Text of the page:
A sacrament is anything that puts us in contact with God. In saying, "Anyone who sees me sees the Father" Jesus is declaring himself to be the perfect sacrament.

Vatican II changed our way of looking at many things. We resented many of the changes, but now most have sunk in, and many seem right to us.
One thing I didn’t like hearing in the beginning was the way they referred to Jesus as God’s sacrament. There had always been seven sacraments, and I didn’t like these new people making changes with that. But that has become another change that I have learned to appreciate. My approval goes along with a new, clear definition that has come along. The scholars are telling us that a sacrament is anything that puts you in contact with God.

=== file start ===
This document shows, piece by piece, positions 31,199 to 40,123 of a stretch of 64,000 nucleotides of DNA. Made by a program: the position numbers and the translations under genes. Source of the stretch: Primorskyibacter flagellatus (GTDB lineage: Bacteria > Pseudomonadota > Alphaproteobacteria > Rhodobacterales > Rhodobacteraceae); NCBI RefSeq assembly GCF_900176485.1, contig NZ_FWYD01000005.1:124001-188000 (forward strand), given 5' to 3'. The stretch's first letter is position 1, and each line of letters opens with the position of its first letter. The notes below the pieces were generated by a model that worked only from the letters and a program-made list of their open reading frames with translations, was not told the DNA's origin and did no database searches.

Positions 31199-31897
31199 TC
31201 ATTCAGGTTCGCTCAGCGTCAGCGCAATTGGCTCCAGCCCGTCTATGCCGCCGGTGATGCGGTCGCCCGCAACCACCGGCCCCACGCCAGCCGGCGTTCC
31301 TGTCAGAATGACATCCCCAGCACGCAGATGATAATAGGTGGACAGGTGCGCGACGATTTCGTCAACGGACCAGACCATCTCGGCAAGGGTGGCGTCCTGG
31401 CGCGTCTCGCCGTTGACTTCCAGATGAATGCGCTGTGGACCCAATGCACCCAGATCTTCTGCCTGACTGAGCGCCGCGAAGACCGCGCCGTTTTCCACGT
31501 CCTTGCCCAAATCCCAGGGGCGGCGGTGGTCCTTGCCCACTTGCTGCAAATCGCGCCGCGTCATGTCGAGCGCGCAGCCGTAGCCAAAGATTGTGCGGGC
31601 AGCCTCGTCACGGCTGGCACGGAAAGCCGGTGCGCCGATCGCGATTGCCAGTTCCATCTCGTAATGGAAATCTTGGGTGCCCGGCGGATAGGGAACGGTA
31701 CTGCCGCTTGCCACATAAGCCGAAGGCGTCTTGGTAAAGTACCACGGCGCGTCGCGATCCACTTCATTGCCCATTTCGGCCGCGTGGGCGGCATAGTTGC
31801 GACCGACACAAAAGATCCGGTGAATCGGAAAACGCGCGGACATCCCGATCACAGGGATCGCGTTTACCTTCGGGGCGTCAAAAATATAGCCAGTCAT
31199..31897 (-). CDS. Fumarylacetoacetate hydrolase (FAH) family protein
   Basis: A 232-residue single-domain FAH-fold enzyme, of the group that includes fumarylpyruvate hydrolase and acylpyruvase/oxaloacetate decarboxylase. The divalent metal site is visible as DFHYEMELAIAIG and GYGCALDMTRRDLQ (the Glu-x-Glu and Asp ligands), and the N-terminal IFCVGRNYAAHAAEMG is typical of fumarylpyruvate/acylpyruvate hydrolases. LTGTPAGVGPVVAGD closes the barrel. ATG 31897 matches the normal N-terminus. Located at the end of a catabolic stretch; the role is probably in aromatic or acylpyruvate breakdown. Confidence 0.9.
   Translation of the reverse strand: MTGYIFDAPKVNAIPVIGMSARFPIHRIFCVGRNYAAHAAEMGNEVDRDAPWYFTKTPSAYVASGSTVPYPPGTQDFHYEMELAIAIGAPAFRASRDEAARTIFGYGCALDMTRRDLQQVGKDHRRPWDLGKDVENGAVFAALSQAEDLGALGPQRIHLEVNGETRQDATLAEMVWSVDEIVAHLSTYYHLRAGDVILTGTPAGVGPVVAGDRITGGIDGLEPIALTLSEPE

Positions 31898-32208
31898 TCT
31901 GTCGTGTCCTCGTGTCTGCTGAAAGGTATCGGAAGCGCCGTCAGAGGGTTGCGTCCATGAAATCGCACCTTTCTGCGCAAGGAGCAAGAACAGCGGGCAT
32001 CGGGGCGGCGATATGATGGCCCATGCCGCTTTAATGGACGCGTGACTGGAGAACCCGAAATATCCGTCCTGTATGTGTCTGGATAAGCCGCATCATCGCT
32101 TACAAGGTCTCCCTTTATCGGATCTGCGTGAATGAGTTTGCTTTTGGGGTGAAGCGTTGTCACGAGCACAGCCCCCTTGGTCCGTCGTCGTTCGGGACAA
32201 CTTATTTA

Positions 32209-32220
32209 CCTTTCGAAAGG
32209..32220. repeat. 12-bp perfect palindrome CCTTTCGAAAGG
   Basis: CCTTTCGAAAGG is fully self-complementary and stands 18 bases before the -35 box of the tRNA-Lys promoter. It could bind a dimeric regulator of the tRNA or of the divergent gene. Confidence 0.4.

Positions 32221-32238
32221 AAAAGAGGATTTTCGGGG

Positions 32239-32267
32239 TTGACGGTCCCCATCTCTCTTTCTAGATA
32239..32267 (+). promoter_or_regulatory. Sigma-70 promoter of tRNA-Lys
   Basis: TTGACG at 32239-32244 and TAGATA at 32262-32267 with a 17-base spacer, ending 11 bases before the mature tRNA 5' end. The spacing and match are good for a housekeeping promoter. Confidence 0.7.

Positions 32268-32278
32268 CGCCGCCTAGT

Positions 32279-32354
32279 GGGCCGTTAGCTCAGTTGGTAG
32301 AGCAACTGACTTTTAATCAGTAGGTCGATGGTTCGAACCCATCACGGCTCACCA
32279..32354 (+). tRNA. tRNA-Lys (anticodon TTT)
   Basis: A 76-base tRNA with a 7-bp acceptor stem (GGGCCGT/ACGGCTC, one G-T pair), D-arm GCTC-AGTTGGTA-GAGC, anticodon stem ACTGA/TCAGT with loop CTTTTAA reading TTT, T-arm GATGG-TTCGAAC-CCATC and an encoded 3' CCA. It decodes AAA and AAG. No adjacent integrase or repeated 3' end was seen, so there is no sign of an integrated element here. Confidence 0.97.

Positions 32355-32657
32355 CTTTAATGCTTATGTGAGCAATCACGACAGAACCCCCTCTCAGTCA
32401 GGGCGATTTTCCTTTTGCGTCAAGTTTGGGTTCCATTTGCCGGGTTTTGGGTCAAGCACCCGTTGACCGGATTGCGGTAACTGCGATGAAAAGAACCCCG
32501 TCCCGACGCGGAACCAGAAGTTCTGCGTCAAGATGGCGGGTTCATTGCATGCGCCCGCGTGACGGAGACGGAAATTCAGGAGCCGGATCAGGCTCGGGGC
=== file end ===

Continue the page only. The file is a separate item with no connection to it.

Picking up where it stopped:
So, the Seven Sacraments are only sacraments for us if they put us in contact with God. Like, if you go up to Communion planning your breakfast, then on your way back to your pew you are looking at what people are wearing. If you never once make contact with God, then it isn’t a true sacrament for you. On the other hand, if the beautiful clouds these spring days lift your thoughts to God, then the clouds are sacraments for you. 
Turning to today’s Gospel, we see how Jesus is the perfect sacrament. Jesus said, “I am in the Father is in me.” And, “Whoever sees me has seen the Father.”
We rightly think of God as the mystery of mysteries. He is too high above us for us to comprehend.  I like expressing the difference between God and myself with the image of a very small bug crawling around in my hair, trying to understand his surroundings. He might think he has an awareness of the scalp beneath him, while in fact he has no grasp of the thoughts, feelings, old song lyrics that are pulsating beneath his little feet and feelers.
Jesus makes God understandable for us by showing us how God would act were he human. In him, more than anywhere else we have the great sacrament in which we can actually come in contact with God.

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